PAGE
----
Toyota complete first public test

Toyota made their first public participation as a NASCAR manufacturer at the official Car of Tomorrow test at Michigan Speedway

Toyota complete first public test

Although tests on a 'fourth' Car of Tomorrow model have been carried previously in the development of the new NASCAR chassis, the test marked the first official time Toyota and their respective teams publicly participated in a session.

The Car of Tomorrow design is the result of a five-year design programme by NASCAR's Research and Development Centre aiming at designing a new car which is safer, better to race and more cost efficient for teams.

The car will be used at 16 different events next season, increasing to 26 events in 2008 before NASCAR uses the design full-time for the entire 2009 schedule.

The Michigan test represented the final time manufacturers will have the chance to group test their cars before the submission of their final nose designs to NASCAR.

Fourteen drivers participated in the test, representing all four manufacturers, which involved single car runs followed by group running sessions.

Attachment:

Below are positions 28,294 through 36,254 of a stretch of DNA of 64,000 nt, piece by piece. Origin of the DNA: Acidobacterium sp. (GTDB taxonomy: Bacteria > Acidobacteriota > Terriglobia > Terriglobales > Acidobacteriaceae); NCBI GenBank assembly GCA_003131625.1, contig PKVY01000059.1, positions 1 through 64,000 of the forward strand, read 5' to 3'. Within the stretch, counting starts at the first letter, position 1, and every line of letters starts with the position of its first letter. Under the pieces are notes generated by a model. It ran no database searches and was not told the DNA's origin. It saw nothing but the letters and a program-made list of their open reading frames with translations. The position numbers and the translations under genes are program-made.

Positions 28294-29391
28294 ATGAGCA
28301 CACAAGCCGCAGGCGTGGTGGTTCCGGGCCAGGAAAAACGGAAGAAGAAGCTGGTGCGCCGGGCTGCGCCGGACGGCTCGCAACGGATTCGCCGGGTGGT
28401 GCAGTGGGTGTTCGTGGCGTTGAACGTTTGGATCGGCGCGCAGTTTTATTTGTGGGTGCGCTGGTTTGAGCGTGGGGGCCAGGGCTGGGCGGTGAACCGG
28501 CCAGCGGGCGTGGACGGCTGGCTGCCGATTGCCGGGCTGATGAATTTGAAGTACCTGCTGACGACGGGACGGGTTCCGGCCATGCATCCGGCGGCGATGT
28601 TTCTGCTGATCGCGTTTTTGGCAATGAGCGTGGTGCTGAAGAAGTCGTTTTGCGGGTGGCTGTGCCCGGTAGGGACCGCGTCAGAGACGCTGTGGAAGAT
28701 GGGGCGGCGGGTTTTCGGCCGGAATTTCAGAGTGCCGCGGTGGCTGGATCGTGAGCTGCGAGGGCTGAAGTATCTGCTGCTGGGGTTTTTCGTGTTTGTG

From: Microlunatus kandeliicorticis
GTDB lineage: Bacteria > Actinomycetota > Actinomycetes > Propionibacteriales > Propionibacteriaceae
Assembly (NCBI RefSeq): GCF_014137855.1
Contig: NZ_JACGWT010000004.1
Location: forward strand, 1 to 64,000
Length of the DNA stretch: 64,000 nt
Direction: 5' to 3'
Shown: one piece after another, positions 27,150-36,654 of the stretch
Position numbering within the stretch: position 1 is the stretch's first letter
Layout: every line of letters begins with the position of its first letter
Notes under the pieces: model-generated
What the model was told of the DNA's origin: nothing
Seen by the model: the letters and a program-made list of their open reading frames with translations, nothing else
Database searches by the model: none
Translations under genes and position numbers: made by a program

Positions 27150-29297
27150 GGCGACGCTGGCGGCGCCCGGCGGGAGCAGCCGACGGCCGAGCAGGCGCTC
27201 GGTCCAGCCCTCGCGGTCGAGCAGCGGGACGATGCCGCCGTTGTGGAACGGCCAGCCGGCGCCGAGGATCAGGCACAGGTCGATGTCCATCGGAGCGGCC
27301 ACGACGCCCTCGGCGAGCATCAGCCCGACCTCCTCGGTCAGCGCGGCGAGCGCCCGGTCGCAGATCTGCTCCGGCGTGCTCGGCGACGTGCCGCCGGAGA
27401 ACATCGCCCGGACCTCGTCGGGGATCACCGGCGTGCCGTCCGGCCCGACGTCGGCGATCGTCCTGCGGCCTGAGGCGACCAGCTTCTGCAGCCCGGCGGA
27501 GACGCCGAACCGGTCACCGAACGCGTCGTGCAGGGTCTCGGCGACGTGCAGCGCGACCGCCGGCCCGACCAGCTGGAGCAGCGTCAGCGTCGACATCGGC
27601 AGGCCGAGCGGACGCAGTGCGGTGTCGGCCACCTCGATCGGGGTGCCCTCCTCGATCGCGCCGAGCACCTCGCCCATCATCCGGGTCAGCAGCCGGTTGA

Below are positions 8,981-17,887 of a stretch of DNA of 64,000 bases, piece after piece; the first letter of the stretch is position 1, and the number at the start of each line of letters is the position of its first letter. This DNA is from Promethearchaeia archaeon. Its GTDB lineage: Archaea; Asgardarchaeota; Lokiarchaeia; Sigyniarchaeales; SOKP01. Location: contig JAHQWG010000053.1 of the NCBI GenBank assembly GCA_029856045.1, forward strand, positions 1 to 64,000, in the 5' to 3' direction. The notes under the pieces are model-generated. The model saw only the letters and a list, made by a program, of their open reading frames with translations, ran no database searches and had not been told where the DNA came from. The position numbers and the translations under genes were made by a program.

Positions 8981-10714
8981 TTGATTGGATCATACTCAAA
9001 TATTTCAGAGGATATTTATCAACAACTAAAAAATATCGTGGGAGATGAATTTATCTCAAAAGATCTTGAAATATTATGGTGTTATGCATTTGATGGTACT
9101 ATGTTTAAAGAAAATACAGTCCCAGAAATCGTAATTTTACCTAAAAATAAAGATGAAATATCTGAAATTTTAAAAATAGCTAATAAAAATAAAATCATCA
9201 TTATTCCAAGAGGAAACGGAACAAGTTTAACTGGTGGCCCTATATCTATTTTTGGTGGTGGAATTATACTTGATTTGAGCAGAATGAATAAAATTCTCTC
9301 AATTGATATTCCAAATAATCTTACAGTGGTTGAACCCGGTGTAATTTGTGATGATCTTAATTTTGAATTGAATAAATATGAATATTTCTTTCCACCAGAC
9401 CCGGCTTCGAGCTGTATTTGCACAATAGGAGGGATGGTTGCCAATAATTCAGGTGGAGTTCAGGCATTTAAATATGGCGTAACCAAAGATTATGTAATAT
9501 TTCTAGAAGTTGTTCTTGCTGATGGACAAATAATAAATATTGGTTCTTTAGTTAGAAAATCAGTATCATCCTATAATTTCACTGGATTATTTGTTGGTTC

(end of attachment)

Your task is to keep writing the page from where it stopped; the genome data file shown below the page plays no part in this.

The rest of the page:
Toyota were represented by Michael Waltrip (Michael Waltrip Racing), Bill Eliott (Team Red Bull) and Dave Blaney (Bill Davis Racing).

"To be a part of the process of helping develop this car and contribute to the future of NASCAR is pretty exciting to me personally," said Lee White, senior vice president and general manager of Toyota Racing Development.

"And I think very exciting for our company and the teams that are here and the drivers. I think everybody is really enjoying it."

It was also the first time that Kurt Busch and Jeff Gordon, two former champions and two of the sport's biggest stars, got to sample the car.

"It doesn't drive bad," Gordon said. "This is my first time with the car and I think this is the first time it's been on a track this big, as far as an unrestricted track. By itself, the car drives pretty good.

"In traffic, you're going to get in behind another car and you're going to push, and it's going to draft good. The thing should suck up really good down the straightaways, but we'll see.

"My car is a little bit too tight right now because it's the first time for us. We're being a little bit conservative and creeping up a little bit, but we probably need a little more time. We're going to make some adjustments and hopefully, we got it where it needs to be."

Busch said that there wasn't a world of difference between the current design and the Car of Tomorrow, despite additions such as a rear wing rather than a spoiler, and a front air splitter.

"It's fairly comparable to what we have now," Busch said. "It's not anything like a night-and-day difference. It's real close. It's just a matter, again, of working with the front end to try to get that splitter real close to the ground.

"The more we run the car, the more we know, and that's exactly why NASCAR has us here."

The next Car of Tomorrow test is tentatively scheduled for after this Autumn's race at Talladega.

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